— by Steve Sheffey
They were wrong about the Republicans they told us to support who are leading the fight against gun control, wrong about President Obama and Israel, and wrong about Chuck Hagel. But don’t hold your breaths waiting for apologies from the Emergency Committee for Israel, the Republican Jewish Coalition, Protect Our Heritage PAC, and like-minded right-wing organizations.
More after the jump.
During Chuck Hagel’s confirmation hearings, we were deluged with nonsense from the Emergency Committee for Israel, the Republican Jewish Coalition, Protect Our Heritage PAC and like-minded right-wing groups telling us how terrible Chuck Hagel would be for Israel.
And what happened? After his confirmation, Hagel issued a statement firmly reiterating our support for Israel and our commitment to stopping Iran from acquiring nuclear weapons. Then Hagel went to Israel and finalized “a huge arms deal with Israel… under which Israel will for the first time be permitted to purchase US aerial refueling planes and other ultra-sophisticated military equipment that could prove vital to any Israeli strike against Iran’s nuclear facilities.”
The Times of Israel reported that
Hagel stressed repeatedly that Israel has a sovereign right to decide for itself whether it must attack Iran. He made no mention of the possibility that an Israeli attack would draw the U.S. into the conflict and lead to a wider regional war.
“Israel will make the decision that Israel must make to protect itself, to defend itself,” Hagel said as he began a weeklong tour of the Middle East.
And what do we now hear from our right-wing friends about Hagel? Crickets. In a brilliant must-read article, Chemi Shalev concludes that
Hagel’s critics were wrong…they intentionally inflated some possibly objectionable remarks made by Hagel during a long career…they subjected him to a callous and vicious campaign of defamation and character assassination for cynical political reasons [and] they were ready, willing and able to destroy Hagel’s reputation in order to advance their political agenda and to vindicate the exact same kind of malicious vendetta that they had waged against Obama during the presidential election campaign.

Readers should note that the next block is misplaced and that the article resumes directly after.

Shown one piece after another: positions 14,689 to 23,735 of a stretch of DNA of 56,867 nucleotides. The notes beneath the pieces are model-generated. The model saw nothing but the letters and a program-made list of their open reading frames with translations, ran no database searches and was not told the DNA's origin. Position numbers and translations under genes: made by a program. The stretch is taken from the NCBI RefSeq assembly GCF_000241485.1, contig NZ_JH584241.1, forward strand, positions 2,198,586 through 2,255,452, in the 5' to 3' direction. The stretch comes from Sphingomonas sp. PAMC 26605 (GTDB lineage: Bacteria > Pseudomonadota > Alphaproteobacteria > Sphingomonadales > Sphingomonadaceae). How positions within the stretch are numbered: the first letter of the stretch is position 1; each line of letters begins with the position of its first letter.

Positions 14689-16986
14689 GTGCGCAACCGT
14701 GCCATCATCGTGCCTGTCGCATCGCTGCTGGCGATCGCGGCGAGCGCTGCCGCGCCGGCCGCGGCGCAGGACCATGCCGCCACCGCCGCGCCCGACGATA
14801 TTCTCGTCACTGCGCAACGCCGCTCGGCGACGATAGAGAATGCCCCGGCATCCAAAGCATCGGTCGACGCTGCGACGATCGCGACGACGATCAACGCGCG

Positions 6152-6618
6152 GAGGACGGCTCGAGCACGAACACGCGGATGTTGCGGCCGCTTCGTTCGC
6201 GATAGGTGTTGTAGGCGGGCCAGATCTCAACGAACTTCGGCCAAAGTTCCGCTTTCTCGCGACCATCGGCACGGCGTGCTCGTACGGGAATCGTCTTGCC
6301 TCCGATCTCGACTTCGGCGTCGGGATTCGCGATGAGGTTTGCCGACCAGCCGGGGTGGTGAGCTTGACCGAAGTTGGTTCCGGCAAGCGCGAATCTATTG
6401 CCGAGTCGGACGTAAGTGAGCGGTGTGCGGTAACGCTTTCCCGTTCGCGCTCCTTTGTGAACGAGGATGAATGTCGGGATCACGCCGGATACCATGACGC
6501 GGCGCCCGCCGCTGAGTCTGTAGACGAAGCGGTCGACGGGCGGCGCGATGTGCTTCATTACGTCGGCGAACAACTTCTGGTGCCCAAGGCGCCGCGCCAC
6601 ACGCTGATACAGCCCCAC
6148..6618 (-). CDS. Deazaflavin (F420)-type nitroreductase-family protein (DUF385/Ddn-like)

But that can’t possibly be true, because by now Hagel’s critics would have owned up to their mistake and profusely apologized, no? That would be the honorable thing to do, and as Antony famously said of Brutus and his friends, “So are they all, all honorable men.”
Let’s remember how wrong our Republican friends were about President Obama and Chuck Hagel when the next round of Republican attempts to divide us by using Israel as a partisan wedge issue comes in 2014.
Chuck Hagel was right about George W. Bush.
Hagel said that George W. Bush was the worst president since Herbert Hoover. The opening of the Bush Library (insert your own joke here) has prompted some people to re-evaluate Bush, but Hagel was right. Bush was terrible. It would take a separate newsletter to go over all of Bush’s misdeeds, but consider at least this from Steve Benen:
there were terrorist attacks during Bush/Cheney’s tenure — after 9/11 — that shouldn’t be ignored. Indeed, it’s a little tiresome to hear Republicans argue in effect, “Other than the deadly anthrax attacks, the attack against El Al ticket counter at LAX, the terrorist attacks against U.S. troops in Iraq and Afghanistan, Bush’s inability to capture those responsible for 9/11, waging an unnecessary war that inspired more terrorists, and the success terrorists had in exploiting Bush’s international unpopularity, the former president’s record on counter-terrorism was awesome.”
And finally, I’m not sure Republican pundits have fully thought through the wisdom of the “other than 9/11” argument.
Bush received an intelligence briefing on Aug. 6, 2001, at which he was handed a memo with an important headline: “Bin Laden Determined to Strike in U.S.”
Bush, however, was on a month-long vacation at the time. He heard the briefer out and replied, “All right. You’ve covered your ass, now.” A month later, al Qaeda killed 3,000 people.
And Bush’s record on Israel?
George W. Bush rebuked then-prime minister Ariel Sharon in 2003 by rescinding $289.5 million in loan guarantees for Israel as punishment for what Bush considered illegal settlement activity. In 2004, the Bush administration abstained rather than veto a UN resolution condemning Israel for its actions in Gaza during a military operation aimed at stopping terrorism and weapons smuggling.
Bush pressured Israel to allow Hamas to participate in Gaza elections, thus conferring on Hamas a legitimacy it could never have otherwise achieved. Perhaps worst of all, Bush made little progress in stopping Iran’s march toward nuclear weapons and he allowed North Korea to obtain nuclear weapons.
Rescinding loan guarantees, failing to veto anti-Israel UN resolutions, allowing enemy countries to obtain nuclear weapons–sounds just like what our Republican friends said Barack Obama would do if he were elected president. He didn’t. Bush did.
But if you don’t count what he did in office, George W. Bush was the greatest president in American history @LOLGOP.